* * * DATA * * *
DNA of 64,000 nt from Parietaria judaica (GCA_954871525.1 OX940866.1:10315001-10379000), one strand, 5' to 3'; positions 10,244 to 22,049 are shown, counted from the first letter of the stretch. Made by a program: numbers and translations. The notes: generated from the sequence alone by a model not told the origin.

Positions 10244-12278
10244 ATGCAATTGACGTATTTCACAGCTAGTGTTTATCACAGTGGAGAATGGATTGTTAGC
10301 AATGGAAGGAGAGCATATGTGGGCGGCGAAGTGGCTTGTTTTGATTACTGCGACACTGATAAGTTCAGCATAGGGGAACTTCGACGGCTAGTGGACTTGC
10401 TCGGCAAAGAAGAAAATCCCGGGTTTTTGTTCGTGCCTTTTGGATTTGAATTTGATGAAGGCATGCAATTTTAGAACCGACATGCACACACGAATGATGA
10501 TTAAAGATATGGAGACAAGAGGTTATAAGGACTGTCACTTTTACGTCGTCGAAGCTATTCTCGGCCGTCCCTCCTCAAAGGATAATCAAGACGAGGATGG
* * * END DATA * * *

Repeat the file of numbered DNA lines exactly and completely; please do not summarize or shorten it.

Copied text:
DNA of 64,000 nt from Parietaria judaica (GCA_954871525.1 OX940866.1:10315001-10379000), one strand, 5' to 3'; positions 10,244 to 22,049 are shown, counted from the first letter of the stretch. Made by a program: numbers and translations. The notes: generated from the sequence alone by a model not told the origin.

Positions 10244-12278
10244 ATGCAATTGACGTATTTCACAGCTAGTGTTTATCACAGTGGAGAATGGATTGTTAGC
10301 AATGGAAGGAGAGCATATGTGGGCGGCGAAGTGGCTTGTTTTGATTACTGCGACACTGATAAGTTCAGCATAGGGGAACTTCGACGGCTAGTGGACTTGC
10401 TCGGCAAAGAAGAAAATCCCGGGTTTTTGTTCGTGCCTTTTGGATTTGAATTTGATGAAGGCATGCAATTTTAGAACCGACATGCACACACGAATGATGA
10501 TTAAAGATATGGAGACAAGAGGTTATAAGGACTGTCACTTTTACGTCGTCGAAGCTATTCTCGGCCGTCCCTCCTCAAAGGATAATCAAGACGAGGATGG